Adyen, the Amsterdam-based payment processing company, recently leapt to a $2.3 billion valuation after receiving a large investment from its first Silicon Valley investor Iconiq Capital. This news comes less than a year after Adyen was valued at $1.5 billion valuation, with a funding round of $250 million raised.
Adyen’s technology enables retail companies to integrate mobile, online and POS payments on one platform, allowing for any type of payment to be swiftly and securely processed anywhere in the world. By streamlining the payment process, Adyen has helped several companies increase their sales revenue. Adyen’s customers already include tech giants like Facebook, Airbnb, Netflix and Spotify.
The sudden interest of Silicon Valley signals important headway as the Netherlands based company looks to further expand into the U.S. market. With 40% of the company’s profits already coming from the U.S. and a recently expanded team in San Francisco, Adyen has now turned its sights on landing more clients among large national and international retailers.
Uber is among Adyen’s exciting international clients, who use the payment processing system in 50 countries already, and are currently looking to expand into Morocco. Adyen also recently partnered with Brazil’s iconic Macarena Stadium for mobile payment processing of football and concert tickets. As the mobile share of local payment methods are now up to 50%, according to Adyen’s research, retailers are increasingly looking to create simple mobile payment processing options, and Adyen has been a leader in the field since its 2006 launch. While its latest valuation is a strong growth indicator, company executives say that Adyen isn’t focused on an IPO anytime soon.…
WeWork, the $10 billion dollar start-up company that seems to be getting hotter by the minute, is spawning other projects and from the looks of it will attract further investment dollars well into 2016.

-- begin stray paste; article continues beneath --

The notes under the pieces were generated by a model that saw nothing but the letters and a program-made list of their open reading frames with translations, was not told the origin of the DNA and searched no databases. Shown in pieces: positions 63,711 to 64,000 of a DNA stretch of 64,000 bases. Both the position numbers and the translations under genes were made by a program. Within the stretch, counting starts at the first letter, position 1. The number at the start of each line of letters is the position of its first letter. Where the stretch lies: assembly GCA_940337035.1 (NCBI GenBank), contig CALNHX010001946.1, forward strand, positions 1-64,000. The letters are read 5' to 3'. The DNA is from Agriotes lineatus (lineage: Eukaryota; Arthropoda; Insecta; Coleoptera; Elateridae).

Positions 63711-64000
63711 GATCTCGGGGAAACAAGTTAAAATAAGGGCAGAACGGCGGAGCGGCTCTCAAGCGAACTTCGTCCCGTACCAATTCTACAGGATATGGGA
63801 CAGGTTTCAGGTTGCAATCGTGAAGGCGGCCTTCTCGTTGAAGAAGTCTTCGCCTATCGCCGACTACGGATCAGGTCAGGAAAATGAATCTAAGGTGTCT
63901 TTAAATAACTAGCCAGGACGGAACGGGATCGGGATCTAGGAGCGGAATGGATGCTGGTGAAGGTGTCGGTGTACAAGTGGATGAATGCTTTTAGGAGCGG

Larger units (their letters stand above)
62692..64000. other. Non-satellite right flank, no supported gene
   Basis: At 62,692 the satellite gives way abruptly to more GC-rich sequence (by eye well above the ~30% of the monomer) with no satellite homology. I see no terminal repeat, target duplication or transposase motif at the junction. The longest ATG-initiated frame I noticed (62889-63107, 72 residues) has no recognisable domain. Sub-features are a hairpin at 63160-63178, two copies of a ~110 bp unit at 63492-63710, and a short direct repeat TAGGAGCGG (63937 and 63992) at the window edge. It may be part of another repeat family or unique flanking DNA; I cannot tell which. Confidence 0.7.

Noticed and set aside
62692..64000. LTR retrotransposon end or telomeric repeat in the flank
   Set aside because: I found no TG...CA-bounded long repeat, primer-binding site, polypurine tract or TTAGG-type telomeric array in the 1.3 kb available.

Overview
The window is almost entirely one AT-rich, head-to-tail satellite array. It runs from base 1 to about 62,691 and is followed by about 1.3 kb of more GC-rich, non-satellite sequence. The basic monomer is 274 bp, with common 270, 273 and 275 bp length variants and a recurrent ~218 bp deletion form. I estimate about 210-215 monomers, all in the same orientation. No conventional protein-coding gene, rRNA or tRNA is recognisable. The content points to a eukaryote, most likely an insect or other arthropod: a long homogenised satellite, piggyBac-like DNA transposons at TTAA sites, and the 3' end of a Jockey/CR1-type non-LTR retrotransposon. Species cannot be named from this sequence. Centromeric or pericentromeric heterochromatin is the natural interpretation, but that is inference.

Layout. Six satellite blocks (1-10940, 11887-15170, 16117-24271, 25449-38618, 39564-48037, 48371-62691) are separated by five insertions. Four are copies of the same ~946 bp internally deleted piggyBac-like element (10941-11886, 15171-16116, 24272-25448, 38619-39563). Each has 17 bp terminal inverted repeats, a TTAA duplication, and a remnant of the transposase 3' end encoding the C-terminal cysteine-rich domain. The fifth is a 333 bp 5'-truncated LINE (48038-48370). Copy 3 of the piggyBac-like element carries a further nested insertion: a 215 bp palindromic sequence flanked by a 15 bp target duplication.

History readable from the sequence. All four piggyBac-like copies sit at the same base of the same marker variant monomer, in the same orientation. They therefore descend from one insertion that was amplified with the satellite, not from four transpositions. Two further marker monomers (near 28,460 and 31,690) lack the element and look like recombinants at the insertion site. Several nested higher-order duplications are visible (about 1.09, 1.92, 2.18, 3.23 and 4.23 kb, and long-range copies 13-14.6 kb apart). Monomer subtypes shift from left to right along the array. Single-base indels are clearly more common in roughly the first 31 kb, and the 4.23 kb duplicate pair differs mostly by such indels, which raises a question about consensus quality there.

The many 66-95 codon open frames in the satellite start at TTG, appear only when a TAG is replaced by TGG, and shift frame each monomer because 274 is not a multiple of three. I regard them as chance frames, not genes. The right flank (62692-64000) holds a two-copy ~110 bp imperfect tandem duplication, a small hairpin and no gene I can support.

The simple premise of WeWork is one that many young startups already employ. For those who are starting their own companies but can’t withstand the distractions at home, WeWork is the ticket to success. The communal working space offers the same camaraderie as a company with like-minded people who are seeking a relatively quiet spot to work.
WeWork also provides private conference rooms, communal lounges, quick internet, printing, mail and package handling as well as free coffee. It’s a win for freelancers and entrepreneurs, who use WeWork to rent startup office space that will appeal to millennials. Now they’re aiming to spread into the residential sector, but with a communal twist.
WeWork will be adding onto its monumental success by adding a residential section under their umbrella with new venture WeLive. With WeLive, WeWork is betting on the appeal of integrated working-living scenarios. Offering WeWork employees micro-apartments at $1600 a month, WeLive will aim to obliterate the concept of work-life balance and replace it with work-life integration.
The company is betting on this model appealing to millennials and recent college grads. Boasting large communal lounges for collaborating on projects or meeting your neighbors, plus craft beer and micro brewed coffee on tap, WeLive is a concept ripe for criticism.
It’s also a huge opportunity for profit if WeWork’s recent success is any indicator. The company recently raised almost $434 million in funding. It will be interesting to see how WeWork’s work-life integration pans out as the company plans to unroll test locations in the coming months.…
LendingHome, the San Francisco based startup that offers peer-to-peer mortgages, recently raised $109.3 million in Series C funding. The bulk of this funding came from Chinese social media company RenRen, who invested $70 million in the fin tech startup. This is RenRen’s latest large-scale investment in several fintech startups, including Fundrise.
LendingHome’s series C funding follows a stellar year with over $100 million in mortgages originated, which funded short-term bridge loans to homeowners flipping properties and mortgages for landlords who own and rent out 10 or fewer single-family residences. The startup is simplifying the process of getting a loan or mortgage, and demand seems high for their new tech-friendly approach.
Borrowers can apply for loans on LendingHome’s website, and track their application’s status as it moves toward approval. LendingHome uses a wide range of data to review property value and which applicants are likely to repay their loans. One source used is Intuit Connect, which can access a borrower’s bank statements.